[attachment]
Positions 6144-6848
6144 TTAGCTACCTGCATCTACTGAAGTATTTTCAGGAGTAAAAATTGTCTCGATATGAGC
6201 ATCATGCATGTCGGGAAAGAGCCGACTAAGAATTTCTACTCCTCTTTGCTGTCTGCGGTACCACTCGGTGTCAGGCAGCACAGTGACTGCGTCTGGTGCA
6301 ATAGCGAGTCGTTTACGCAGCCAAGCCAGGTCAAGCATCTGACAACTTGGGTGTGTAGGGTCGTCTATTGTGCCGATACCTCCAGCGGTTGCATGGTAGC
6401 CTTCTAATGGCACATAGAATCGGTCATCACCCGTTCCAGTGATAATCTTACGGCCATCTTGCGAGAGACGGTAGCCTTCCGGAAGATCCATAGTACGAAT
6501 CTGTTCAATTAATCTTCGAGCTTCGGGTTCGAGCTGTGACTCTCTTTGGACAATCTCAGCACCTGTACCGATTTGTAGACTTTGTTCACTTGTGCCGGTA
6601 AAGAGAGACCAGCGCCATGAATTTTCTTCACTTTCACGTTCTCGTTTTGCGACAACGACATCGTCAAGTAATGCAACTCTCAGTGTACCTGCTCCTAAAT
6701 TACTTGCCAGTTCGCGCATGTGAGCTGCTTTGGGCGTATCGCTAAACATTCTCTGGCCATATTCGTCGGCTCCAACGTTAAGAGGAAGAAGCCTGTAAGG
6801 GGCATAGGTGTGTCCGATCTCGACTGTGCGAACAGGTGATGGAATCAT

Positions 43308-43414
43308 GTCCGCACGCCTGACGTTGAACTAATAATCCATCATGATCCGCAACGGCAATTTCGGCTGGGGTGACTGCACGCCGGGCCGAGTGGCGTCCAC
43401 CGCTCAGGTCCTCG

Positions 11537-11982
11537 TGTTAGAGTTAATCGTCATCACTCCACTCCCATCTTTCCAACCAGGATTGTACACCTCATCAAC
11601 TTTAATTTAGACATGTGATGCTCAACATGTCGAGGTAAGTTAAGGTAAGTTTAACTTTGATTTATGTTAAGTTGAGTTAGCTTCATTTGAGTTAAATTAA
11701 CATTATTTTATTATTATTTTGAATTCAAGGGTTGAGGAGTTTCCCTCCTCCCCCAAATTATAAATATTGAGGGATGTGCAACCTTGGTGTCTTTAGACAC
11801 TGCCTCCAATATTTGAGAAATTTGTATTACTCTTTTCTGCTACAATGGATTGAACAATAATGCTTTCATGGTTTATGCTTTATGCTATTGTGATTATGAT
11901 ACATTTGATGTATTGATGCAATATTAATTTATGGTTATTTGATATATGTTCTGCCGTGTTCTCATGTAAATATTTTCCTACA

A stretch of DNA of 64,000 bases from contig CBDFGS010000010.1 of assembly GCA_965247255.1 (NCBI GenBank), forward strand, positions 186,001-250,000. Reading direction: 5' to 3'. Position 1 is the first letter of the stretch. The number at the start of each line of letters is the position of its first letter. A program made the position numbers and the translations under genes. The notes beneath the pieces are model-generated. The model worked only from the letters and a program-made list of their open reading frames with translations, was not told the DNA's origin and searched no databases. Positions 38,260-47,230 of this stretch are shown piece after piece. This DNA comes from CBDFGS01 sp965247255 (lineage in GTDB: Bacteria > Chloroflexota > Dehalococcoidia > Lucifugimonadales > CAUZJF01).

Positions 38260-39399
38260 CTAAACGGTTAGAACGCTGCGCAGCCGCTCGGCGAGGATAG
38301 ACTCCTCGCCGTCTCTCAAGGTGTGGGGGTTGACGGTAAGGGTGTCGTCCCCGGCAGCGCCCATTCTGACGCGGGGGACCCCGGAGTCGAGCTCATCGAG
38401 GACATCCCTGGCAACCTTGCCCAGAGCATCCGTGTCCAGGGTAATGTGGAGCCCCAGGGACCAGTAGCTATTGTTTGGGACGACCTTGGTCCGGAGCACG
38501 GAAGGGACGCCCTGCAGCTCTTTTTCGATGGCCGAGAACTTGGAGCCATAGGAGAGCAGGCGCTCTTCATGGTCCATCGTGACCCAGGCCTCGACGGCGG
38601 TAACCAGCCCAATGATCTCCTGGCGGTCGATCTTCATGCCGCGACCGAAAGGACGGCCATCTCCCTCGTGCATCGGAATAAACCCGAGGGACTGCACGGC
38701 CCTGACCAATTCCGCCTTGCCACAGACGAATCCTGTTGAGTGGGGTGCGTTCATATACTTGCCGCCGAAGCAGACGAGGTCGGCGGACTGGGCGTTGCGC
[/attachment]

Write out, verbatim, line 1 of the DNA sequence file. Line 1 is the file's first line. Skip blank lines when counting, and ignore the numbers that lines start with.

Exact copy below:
Positions 6144-6848